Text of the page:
US Fish and Wildlife Service Verbesina Eradication Project
[This article summarizes information from Eastern Island, Midway Atoll National Wildlife Refuge Verbesina Eradication Update: November 26, 2012 by J. Klavitter, S. Schulmeister, P. Leary, and G. Schubert. U.S. Fish and Wildlife Service, Honolulu, HI. ]
Midway Atoll National Wildlife Refuge (NWR) is part of the Papahānaumokuākea Marine National Monument and one of the world's most spectacular national wildlife refuges. Formerly a Naval Air Station, each year, Midway Atoll is home to nearly three million nesting birds, including the endangered short-tailed albatross (Phoebastria albatrus), the endangered Laysan duck (Anas laysanensis), and the largest populations of Laysan albatross (Phoebastria immutabilis) or “gooney birds”.
“Midway Atoll is an amazing group of islands supporting and abundance of wildlife, but unfortunately humans have disturbed this fragile ecosystem,” explains Greg Schubert, Biological Sciences Technician with the U.S. Fish and Wildlife Service (USFWS) and field team leader for the invasive plant management program. “Our task is to enhance the habitat on the Atoll for all of our nesting seabird species as well as other biological resources.” A large part of the restoration efforts include controlling invasive plants and replanting specific areas with native or desirable vegetation.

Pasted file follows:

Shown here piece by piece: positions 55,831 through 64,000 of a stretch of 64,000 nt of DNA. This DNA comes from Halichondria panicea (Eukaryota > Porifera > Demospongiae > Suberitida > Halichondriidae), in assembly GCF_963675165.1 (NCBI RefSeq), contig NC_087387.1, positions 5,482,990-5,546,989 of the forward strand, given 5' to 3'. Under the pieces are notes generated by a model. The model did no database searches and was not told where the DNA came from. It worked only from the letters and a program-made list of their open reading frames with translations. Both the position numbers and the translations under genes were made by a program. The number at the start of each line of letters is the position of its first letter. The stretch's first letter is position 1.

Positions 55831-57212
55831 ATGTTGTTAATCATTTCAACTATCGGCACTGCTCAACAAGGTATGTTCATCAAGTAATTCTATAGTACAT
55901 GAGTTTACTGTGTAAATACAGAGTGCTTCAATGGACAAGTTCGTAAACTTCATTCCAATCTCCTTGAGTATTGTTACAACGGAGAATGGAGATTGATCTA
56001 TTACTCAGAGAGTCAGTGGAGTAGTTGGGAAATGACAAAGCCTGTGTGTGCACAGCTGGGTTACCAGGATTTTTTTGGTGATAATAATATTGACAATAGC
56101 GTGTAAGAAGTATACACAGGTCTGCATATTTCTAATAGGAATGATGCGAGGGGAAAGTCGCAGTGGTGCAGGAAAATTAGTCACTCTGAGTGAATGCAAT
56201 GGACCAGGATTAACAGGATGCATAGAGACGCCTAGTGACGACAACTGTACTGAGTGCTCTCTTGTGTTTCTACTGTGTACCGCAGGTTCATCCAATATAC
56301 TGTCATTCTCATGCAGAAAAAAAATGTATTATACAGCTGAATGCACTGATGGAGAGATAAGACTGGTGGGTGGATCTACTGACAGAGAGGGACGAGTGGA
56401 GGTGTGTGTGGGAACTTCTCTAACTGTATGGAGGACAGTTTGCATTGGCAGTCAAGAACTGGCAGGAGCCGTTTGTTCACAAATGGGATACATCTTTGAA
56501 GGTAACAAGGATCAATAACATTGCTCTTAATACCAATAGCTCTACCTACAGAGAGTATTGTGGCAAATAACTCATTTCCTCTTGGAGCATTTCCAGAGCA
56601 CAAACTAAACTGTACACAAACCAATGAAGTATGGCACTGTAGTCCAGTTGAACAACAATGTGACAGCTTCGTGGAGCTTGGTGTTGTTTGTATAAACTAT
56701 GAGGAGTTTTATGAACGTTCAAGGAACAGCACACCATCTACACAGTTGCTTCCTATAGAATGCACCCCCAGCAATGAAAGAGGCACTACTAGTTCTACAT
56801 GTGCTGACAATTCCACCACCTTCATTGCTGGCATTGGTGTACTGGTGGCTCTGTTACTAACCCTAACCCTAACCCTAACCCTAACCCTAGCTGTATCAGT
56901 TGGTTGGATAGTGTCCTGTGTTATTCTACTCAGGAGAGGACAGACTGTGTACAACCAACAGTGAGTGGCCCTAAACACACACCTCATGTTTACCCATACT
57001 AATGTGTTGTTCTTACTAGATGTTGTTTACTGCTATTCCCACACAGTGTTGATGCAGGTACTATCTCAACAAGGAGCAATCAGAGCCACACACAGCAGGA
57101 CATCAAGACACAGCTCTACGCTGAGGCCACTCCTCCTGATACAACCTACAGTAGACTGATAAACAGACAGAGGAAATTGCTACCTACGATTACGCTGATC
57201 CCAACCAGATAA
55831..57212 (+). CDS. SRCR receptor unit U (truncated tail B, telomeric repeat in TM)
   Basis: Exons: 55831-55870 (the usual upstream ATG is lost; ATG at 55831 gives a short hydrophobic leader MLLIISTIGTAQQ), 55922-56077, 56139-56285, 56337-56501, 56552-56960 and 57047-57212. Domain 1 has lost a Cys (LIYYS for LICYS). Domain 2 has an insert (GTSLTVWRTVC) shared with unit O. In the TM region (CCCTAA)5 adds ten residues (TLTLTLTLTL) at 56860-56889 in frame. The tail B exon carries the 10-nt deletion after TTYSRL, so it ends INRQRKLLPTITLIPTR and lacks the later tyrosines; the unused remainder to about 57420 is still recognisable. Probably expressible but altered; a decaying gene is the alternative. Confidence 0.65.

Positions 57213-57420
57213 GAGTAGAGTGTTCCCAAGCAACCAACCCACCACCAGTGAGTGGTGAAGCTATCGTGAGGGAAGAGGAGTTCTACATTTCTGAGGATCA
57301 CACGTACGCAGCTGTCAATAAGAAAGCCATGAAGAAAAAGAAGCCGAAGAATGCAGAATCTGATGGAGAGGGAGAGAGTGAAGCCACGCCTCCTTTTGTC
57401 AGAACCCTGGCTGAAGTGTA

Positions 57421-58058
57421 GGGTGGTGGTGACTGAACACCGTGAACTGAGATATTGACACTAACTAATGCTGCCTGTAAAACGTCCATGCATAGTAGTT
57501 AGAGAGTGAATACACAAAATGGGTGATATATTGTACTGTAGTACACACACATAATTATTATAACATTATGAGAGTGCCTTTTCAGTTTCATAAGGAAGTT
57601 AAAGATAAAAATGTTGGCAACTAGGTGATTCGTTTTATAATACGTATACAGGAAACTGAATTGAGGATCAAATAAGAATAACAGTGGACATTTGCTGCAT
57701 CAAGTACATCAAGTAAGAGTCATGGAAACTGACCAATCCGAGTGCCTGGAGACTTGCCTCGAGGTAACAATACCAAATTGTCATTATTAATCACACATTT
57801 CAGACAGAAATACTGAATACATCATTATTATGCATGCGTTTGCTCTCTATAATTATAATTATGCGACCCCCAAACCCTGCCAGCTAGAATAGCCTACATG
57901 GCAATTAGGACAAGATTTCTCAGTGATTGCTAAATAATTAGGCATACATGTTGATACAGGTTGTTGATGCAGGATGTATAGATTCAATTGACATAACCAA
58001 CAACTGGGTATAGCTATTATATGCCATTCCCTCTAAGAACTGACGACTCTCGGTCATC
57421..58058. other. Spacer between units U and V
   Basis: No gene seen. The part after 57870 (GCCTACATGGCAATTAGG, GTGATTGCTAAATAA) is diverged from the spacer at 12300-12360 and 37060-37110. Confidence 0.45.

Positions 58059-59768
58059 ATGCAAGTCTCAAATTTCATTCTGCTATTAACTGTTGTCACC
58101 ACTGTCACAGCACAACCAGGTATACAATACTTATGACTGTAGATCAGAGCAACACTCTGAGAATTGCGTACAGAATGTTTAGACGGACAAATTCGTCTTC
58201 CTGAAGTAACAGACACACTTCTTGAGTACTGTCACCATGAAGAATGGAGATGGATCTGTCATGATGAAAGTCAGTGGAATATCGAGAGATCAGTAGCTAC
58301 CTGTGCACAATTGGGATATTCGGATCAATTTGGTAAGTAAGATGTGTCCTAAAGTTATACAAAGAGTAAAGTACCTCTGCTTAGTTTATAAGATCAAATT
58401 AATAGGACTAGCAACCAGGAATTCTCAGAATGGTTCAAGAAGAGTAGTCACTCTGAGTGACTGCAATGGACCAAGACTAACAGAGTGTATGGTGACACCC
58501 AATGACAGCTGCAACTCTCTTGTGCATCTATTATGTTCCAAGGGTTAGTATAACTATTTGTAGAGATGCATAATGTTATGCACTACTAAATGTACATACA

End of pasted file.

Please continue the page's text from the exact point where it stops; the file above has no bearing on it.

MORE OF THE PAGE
Verbesina or golden crownbeard (Verbesina encelioides), is an invasive weed of the aster family that has modified the habitat of native plants, invertebrates, and ground-nesting birds, particularly the Laysan albatrosses on Midway Atoll NWR. The weed was likely introduced to Midway in seed-contaminated soil or equipment, or was possibly introduced as an ornamental. “There is evidence to suggest that the weed was introduced in contaminated soil as early as the 1930s,” explains Schubert. “Once it was established, it spread rapidly throughout Midway Atoll during war-time and post-war construction. However, landscaping during that time period would have kept the infestation from becoming apparent.” Although verbesina is the primary target for control, other invasive plants on Midway Atoll include perennial pepperweed (Lepidum virginicum), perennial sowthistle (Sonchus oleraceus), among several other herbaceous and woody vegetation.